Getting out from under the tyranny of travel, and able now to participate in local life without going off to kite festivals somewhere in the world 10 or more times a year, has made possible doing things I haven't had time for since before I can remember.
Like pootling off to Christchurch (100km away) to visit some friends for no particular reason, which I did last week.
Along the way there's a set of traffic lights with 3 lanes which turned red as I approached. All the lanes were straight through (no turning), but they necked down to just one lane after 300m's.
In the right-hand lane there were 2 cars and a ute /pick-up towing a trailer, in the centre lane; a camper van and 2 cars, in the left lane; a biggish truck with one car behind it.
Which lane should I have chosen- given that though I'm now a person of leisure, I'm still chronically impatient?
I chose the right lane- and it was a winner; from 10th arriving at the lights, I think I ended up 5th going into the single lane section-and would have been 4th except the camper van claimed a gap in front of me as we accelerated away.
Further along the road, and being a post-modernish sort of person (not) I attempted to de-construct why I had made the choice I did.
Clearly the big truck on the left was going to accelerate slowly and would hold up the car behind it as well. And the campervan (generally called road maggots around here) in the middle lane, - I think it was a "Maui" rental van- was most probably being driven by a loopy (vernacular for tourist), so best avoided.
The right hand was the obvious choice- utes are usually tradies, who drive like the clappers, but I'd also registered that one of the cars in this lane had held-up vehicles in front of me coming out of a passing bay some Kms back- and come to think of it, the camper van had been passing quite aggressively.
This is a complex decision-making process; but one that drivers engage with almost unconsciously.

Obviously autonomous cars are going to have to clue into social signals if they are to share the road with human drivers without being hopelessly gamed. Though when their sensors and neural networks get enough depth, no doubt they'll be gaming us and each other, and it'll be human drivers who will need to lift their performance, if any are bothering to get behind the wheel by then, except recreationally.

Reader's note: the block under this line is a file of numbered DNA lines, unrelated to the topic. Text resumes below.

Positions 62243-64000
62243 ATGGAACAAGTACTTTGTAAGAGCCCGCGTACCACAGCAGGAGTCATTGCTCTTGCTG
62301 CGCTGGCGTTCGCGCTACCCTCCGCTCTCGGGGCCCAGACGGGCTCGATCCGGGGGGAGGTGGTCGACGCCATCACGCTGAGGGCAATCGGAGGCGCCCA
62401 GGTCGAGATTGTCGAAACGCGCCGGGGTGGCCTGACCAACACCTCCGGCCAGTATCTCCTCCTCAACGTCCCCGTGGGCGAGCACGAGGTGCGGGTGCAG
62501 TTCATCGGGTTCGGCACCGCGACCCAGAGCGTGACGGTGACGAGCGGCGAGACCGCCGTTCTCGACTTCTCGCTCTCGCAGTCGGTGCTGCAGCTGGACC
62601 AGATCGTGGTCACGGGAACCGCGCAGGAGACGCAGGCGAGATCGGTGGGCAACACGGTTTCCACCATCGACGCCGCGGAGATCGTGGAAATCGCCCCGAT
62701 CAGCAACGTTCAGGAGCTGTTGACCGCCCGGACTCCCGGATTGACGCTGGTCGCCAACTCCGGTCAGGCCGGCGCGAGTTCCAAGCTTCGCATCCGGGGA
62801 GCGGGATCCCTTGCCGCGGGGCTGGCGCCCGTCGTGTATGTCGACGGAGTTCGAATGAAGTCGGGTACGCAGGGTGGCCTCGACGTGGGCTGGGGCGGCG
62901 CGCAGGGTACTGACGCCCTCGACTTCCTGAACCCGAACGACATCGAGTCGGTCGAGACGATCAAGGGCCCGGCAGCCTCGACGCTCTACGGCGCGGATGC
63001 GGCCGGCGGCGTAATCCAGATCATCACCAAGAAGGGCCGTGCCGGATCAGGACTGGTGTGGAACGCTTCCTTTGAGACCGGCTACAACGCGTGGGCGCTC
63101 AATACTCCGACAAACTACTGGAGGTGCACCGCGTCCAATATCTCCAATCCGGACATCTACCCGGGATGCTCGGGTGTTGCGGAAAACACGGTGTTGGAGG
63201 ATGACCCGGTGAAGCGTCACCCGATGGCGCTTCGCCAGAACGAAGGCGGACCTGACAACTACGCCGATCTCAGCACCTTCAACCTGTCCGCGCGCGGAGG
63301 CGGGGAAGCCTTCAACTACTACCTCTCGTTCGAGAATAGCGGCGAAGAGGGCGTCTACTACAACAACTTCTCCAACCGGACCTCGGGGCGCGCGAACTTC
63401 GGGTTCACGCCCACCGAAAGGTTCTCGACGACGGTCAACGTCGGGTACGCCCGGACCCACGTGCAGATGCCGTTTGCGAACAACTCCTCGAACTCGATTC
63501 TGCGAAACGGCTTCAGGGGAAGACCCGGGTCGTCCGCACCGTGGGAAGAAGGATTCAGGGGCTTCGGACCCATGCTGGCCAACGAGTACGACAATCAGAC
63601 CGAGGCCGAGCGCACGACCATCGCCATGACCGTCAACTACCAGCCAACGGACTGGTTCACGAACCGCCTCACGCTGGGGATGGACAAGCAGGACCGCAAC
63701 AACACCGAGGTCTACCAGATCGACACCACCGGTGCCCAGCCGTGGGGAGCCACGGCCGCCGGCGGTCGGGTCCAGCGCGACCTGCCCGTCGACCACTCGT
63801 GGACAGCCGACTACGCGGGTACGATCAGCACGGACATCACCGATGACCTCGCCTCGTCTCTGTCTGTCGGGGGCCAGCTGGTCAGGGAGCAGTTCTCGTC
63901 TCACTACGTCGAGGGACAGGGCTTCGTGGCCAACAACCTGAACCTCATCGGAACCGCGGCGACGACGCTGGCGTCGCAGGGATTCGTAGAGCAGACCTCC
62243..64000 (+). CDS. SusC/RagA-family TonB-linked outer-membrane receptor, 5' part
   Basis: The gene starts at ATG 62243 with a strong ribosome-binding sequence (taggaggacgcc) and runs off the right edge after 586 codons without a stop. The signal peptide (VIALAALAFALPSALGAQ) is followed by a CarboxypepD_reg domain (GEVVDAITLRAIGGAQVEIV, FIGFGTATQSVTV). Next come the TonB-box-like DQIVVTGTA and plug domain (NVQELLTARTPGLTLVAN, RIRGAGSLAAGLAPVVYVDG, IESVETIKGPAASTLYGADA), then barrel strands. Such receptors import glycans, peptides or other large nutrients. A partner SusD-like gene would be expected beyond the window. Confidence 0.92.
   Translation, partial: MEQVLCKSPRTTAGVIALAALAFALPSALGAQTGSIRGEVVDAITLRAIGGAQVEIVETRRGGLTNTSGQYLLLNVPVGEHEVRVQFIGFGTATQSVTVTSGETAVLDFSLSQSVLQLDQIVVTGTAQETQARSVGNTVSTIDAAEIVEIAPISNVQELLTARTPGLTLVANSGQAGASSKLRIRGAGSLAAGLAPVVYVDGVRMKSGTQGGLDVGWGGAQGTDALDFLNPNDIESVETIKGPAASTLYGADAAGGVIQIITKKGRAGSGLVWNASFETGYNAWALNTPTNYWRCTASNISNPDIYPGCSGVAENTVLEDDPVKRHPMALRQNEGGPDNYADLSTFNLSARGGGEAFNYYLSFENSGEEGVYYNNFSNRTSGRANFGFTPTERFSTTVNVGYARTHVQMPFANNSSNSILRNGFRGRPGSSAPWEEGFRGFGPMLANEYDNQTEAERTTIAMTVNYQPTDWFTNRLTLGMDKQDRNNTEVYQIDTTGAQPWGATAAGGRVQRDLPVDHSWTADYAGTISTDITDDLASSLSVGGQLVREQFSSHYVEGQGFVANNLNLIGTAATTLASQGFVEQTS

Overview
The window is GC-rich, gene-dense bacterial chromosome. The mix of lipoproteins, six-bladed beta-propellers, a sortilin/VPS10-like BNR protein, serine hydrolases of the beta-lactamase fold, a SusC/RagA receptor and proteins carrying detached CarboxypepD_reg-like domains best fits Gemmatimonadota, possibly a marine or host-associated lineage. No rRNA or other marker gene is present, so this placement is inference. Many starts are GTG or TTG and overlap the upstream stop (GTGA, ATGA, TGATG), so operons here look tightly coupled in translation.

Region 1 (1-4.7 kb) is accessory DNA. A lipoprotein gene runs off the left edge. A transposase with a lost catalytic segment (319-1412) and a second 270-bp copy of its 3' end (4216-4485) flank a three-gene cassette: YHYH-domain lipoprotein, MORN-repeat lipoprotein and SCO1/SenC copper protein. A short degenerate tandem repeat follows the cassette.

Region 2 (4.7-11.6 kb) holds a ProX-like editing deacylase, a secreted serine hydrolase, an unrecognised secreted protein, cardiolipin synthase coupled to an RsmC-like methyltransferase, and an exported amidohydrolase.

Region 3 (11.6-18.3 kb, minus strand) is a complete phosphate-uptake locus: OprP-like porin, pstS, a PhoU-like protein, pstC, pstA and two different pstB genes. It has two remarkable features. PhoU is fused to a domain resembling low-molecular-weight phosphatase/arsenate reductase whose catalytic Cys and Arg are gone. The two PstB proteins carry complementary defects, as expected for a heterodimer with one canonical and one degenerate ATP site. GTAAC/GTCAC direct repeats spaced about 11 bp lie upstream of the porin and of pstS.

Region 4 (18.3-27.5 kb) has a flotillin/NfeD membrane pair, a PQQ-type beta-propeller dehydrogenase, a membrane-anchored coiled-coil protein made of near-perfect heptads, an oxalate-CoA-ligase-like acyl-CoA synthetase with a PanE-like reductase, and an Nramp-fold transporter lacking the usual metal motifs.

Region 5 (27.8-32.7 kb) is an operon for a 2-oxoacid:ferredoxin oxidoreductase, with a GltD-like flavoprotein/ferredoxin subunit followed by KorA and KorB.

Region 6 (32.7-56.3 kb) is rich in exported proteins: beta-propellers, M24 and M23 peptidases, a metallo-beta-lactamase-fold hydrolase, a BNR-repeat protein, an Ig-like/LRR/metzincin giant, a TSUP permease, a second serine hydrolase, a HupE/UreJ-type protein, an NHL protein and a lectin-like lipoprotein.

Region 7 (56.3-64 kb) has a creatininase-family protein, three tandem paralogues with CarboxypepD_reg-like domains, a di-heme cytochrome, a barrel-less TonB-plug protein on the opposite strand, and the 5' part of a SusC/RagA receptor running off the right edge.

But this is not where I'm going, or not directly, though I'll come back to AI (artificial intelligence) later.

What if one of the vehicles in the traffic light scenario had been a lowered boy-racer car with yahooing passengers hanging out everywhere? Queue behind it because it will be off like a rocket? Or get as far away from it as possible to be safe?
And what if there had been a cop car in the mix somewhere? This would have changed everyone's behaviour- avoiding predators is hard-wired instruction into our genes.
And what about vehicles coming up from behind? I'm unlikely to be the only one trying to queue jump.

Now let's flip all this: What if, when driving, we didn't use predictions as to the likely behaviour of other road users based on our prior experience and received knowledge of similar vehicles- like that boy racers can be dangerous, large trucks accelerate slowly, campervans may not know which side of the road to drive on and etc?
Not only would there be gridlock, but the road toll would explode as we failed to respond to myriad social signals. Have you never hovered a foot over the brake when there's a bunch of children waiting to cross the road in anticipation that one or more might dash out impulsively?